Whats more important Cost per door or DCR?

15 Replies

@Trent Barga

Lenders will routinely assess a borrower's DSCR before making a loan. A DSCR of less than 1 means negative cash flow, which means that the borrower will be unable to cover or pay current debt obligations without drawing on outside sources—in essence, borrowing more. Too close and you may end up paying out of pocket in some instances if unexpected expenses arise

@Trent Barga ,

Last time I checked lenders required DSCR to be over 1.3. With 1.2 you may have to opt for a bridge lender, provided there is value-add component that can push your DSCR higher.

Of course, initial DSCR is inversely proportional to your purchase price: the higher the price, the lower is initial DSCR that is based on the current income.

Originally posted by @Trent Barga :

Have a deal that works on the DCR between 1.2+ but the cost per door is too high.

What do you give the most weight to?

 Why is the cost per door 'too high?'

Both are important as it relates to an appraisal for debt. But, neither says very much about the worth of the investment. All this says is that relative to the in-place revenue you are paying a fairly high price per unit. But, that, in and of itself, doesn't mean the investment is good or bad. More context is needed.

I don't put as much weight on cost per door. If the numbers work, they work. Prices are soaring as inflation does the same, so cost per door continuously looks high.

@Justin G. Well they are asking $108k per door - they either 2/1 or 1/1 and in our market SFH that are 2/1+ don't even sell for that price. With the current market and how many people are trying to find/buy MF this one has been sitting for a while.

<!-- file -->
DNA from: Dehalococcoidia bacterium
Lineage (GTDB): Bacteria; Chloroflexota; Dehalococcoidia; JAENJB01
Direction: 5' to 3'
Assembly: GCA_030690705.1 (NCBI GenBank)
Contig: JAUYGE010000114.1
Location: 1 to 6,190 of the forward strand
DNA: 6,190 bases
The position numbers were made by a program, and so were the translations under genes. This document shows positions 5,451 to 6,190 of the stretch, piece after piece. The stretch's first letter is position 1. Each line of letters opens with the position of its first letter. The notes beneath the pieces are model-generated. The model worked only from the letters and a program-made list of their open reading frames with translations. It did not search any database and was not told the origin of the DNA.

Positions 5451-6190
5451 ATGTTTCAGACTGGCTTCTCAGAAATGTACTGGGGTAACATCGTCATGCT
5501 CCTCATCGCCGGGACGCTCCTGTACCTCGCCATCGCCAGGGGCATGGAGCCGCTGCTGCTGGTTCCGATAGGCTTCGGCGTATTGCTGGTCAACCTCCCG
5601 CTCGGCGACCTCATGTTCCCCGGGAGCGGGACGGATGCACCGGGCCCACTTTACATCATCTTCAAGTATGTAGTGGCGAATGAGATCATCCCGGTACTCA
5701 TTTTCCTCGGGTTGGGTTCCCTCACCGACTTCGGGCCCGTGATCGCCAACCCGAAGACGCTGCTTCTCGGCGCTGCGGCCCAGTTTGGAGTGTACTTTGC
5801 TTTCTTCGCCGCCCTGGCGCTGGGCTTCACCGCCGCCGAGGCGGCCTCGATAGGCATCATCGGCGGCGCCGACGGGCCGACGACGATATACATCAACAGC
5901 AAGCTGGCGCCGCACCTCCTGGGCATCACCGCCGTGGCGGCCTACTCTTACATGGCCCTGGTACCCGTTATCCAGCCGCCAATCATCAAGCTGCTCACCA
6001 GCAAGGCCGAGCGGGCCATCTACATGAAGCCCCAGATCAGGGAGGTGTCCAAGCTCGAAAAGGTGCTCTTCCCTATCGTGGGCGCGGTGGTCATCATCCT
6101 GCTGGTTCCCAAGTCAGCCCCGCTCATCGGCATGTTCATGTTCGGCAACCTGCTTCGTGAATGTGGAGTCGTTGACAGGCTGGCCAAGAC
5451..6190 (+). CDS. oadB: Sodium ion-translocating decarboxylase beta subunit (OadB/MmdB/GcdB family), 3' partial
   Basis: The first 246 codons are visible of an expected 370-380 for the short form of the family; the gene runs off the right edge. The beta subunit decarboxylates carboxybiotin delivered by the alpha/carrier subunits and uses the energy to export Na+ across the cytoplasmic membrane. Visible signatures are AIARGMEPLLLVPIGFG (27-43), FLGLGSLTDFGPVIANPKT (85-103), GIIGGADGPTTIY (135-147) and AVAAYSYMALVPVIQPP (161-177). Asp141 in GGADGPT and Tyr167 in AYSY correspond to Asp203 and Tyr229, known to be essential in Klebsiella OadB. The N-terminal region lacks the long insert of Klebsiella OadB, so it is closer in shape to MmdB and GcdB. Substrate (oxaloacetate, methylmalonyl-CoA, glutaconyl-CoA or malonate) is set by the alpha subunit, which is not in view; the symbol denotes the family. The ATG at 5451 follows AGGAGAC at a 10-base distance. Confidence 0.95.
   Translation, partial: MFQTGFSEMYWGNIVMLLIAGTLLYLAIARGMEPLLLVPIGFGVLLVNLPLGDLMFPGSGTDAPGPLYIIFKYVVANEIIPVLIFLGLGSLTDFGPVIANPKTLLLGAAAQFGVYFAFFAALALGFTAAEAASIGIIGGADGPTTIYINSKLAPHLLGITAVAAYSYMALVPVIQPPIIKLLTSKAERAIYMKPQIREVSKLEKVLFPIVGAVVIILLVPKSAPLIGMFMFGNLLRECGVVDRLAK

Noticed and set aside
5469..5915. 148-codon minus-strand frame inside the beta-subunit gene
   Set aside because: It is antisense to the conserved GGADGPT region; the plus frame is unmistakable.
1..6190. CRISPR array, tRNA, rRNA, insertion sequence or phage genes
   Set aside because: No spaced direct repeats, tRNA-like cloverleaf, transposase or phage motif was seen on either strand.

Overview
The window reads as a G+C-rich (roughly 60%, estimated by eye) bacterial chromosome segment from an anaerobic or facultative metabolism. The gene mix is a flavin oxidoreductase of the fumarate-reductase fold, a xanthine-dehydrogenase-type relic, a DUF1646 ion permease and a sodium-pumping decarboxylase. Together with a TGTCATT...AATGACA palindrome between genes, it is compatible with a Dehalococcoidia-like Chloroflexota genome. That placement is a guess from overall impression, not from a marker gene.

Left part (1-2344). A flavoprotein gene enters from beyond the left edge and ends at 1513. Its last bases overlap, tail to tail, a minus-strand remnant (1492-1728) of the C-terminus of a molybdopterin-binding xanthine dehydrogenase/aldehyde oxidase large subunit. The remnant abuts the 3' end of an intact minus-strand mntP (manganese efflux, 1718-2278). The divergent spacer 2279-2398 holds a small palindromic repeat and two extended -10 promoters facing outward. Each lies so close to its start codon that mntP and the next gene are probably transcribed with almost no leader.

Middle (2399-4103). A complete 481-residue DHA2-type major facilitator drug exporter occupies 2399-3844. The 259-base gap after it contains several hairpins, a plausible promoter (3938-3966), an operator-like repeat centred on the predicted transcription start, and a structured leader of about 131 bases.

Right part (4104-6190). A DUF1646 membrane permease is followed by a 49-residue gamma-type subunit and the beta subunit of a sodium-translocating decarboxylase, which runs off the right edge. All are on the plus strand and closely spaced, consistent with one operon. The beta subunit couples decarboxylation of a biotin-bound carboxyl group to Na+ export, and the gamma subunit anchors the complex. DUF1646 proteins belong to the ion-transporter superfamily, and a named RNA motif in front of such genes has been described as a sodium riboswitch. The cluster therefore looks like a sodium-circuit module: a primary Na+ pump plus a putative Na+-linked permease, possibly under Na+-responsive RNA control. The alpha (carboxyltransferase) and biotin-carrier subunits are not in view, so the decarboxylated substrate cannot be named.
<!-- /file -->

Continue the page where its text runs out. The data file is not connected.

I think that the debt service coverage ratio will be the most important ratio used by lenders. As a general rule of thumb, an ideal ratio is 2 or higher. A ratio that high suggests that the company is capable of taking on more debt.

Originally posted by @Trent Barga :

@Justin G. Well they are asking $108k per door - they either 2/1 or 1/1 and in our market SFH that are 2/1+ don't even sell for that price. With the current market and how many people are trying to find/buy MF this one has been sitting for a while.

 I am not sure what size of multifamily property this is. There is not enough info to really make an accurate decision but keep in mind commercial real estate is not based on comps. 

@Trent Barga

I hope all is well with you.

I like using the DSCR because it is a worst case scenario metric for me. Cost per door doesn't matter if you are not making enough to cover the mortgage. Without the mortgage, you don't have cost per door, you don't have cash flow, you don't have a property.

Also, you can change cost per door when you take the property over. This is an area where a good deal, can become a great deal. If you can lower the cost per door then that will also increase your DSCR.

I hope this helps you on your journey. Feel free to reach out if you want to talk more RE investing.

Beleza,

Charles Anthony